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January 2016 AGL article for The Word

The last two Degrees conferred by my Lodge were both First Degrees. One was amongst the poorest Degrees I have ever had the misfortune to observe, the other was fantastic and left the newly initiated Entered Apprentices awestruck and craving more. How could two vastly different results come from the same Brothers, in the same Lodge, only a few weeks apart?

The answer is simple: planning, preparation, and practice. All aspects of a Degree need to be planned well in advance. The morning of the Degree is not the time to realize that you don’t have someone to do a lecture, or that you have no aprons or Bibles. A well-planned Degree allows those participating in it the time to prepare their work. Even if a Brother has been doing a piece of work for many years, he will benefit from the time to review the Ritual and to polish his performance. Lastly, I cannot overstate the importance of practice sessions or rehearsals, particularly if a Brother or Brothers will be performing a new part. Reciting a portion of the Ritual to your reflection in the mirror is an altogether different thing than looking someone else in the eyes and delivering a lecture with feeling and meaning. Additionally, many portions of our Degree Ritual require interaction between Brothers. Live practice sessions help these interactions to flow naturally without awkward pauses and without one Brother “throwing off” the other one’s timing, etc.

Each of the three Degrees is important and is deserving of our full attention to detail. It has often been said, however, that the first Degree is most important, as it is our newly made Brother’s first introduction to Freemasonry.  Some might be quick to dismiss this as a trite platitude, but consider the following: at the last meeting of the Fellowcraft Club, I asked each Brother in attendance to give the name of the Master for his First Degree. Every single man there was able to do so without hesitation, up to half a century later! Clearly, that first impression is a lasting one. We owe it to each of our candidates, and to the Craft as a whole, to do everything in our power to ensure that the impression we leave is the one that we intended.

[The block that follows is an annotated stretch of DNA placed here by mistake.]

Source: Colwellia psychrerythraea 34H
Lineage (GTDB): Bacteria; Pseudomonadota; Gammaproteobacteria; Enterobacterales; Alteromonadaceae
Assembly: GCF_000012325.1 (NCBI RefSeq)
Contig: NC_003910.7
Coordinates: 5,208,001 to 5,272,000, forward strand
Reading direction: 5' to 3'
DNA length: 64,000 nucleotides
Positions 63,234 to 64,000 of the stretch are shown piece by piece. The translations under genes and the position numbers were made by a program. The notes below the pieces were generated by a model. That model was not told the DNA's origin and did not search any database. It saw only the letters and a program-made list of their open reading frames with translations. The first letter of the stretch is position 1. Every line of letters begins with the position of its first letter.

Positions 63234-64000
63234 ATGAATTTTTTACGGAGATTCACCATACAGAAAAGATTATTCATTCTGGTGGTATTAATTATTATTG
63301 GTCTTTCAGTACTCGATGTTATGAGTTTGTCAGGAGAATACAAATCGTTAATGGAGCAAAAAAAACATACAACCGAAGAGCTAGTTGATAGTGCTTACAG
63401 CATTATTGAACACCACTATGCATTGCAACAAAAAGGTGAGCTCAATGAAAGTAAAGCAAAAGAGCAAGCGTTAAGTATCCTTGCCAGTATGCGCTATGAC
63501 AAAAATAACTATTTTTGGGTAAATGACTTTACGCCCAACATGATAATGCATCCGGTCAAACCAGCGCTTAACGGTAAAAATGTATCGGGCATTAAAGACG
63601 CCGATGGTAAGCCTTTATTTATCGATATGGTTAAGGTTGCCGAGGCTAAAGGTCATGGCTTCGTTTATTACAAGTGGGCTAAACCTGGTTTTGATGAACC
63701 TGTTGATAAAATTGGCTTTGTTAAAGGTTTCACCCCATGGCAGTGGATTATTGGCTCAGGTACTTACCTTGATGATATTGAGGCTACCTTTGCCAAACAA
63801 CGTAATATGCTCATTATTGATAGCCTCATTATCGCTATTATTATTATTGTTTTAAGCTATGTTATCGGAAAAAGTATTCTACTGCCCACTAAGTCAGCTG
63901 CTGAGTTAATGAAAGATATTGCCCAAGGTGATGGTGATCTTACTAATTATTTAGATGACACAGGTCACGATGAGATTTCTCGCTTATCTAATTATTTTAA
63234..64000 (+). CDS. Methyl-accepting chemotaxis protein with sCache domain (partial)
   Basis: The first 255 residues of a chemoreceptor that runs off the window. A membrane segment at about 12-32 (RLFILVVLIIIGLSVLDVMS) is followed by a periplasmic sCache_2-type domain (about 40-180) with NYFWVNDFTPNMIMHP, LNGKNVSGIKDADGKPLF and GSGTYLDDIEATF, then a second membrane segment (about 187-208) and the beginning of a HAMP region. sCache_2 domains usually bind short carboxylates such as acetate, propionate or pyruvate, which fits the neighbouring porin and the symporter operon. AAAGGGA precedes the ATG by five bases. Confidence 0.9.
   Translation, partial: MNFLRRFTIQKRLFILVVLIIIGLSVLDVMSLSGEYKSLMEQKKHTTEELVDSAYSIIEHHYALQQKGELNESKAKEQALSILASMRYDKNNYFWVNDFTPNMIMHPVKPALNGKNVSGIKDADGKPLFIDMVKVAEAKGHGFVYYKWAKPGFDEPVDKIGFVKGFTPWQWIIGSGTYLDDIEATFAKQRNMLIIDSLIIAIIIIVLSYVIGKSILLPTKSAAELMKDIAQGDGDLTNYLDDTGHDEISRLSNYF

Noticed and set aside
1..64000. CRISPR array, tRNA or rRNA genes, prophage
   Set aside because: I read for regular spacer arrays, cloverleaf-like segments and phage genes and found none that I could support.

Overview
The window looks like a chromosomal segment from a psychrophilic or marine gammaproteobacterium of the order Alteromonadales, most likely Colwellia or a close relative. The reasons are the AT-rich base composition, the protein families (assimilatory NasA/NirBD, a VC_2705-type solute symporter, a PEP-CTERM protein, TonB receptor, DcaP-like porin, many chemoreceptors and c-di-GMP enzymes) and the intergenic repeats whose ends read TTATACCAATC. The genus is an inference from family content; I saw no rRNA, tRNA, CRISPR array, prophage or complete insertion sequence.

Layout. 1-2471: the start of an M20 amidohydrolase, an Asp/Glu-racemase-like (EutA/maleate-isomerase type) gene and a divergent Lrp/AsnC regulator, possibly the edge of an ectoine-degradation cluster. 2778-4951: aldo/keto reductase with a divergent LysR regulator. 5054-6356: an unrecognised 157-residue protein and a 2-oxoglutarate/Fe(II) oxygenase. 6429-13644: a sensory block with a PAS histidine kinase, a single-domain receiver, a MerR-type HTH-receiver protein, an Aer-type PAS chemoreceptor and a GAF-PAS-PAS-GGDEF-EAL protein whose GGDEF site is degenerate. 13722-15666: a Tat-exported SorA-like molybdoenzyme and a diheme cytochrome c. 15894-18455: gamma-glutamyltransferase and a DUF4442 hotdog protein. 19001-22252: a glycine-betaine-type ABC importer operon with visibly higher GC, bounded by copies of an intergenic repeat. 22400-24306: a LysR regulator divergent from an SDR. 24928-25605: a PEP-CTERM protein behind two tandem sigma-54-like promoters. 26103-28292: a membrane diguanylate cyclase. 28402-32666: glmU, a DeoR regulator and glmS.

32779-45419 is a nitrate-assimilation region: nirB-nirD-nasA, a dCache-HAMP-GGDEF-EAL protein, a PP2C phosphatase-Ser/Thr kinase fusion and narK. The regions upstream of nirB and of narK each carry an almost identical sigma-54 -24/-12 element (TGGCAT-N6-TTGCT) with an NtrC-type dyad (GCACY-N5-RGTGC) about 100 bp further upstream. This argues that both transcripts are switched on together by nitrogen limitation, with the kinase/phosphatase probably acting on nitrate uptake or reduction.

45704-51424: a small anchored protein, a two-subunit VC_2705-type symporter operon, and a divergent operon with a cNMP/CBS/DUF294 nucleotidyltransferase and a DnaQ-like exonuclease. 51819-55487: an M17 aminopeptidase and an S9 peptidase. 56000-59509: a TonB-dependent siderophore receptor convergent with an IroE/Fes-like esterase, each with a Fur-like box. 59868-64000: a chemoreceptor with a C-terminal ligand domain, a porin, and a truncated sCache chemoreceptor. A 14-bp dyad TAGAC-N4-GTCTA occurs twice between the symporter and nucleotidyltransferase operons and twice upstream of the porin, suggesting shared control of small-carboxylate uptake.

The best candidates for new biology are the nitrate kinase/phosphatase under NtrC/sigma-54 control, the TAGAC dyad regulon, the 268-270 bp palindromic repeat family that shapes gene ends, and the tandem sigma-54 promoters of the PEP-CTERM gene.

Before I close, I’d like to leave you with a couple of reminders. First, the next meeting of the Fellowcraft Club will be on January 26 at 7PM in Hamilton. Also, there are still Lodges in the District that have yet to comply with the annual requirement to have a Degree conferral or exemplification observed by one of the AGLs. Please make arrangements with either Bart or myself to do so as soon as possible.

Bart and I wish each of you a safe and joyous Holiday Season and all of the best for the coming New Year!

Scott A. Cary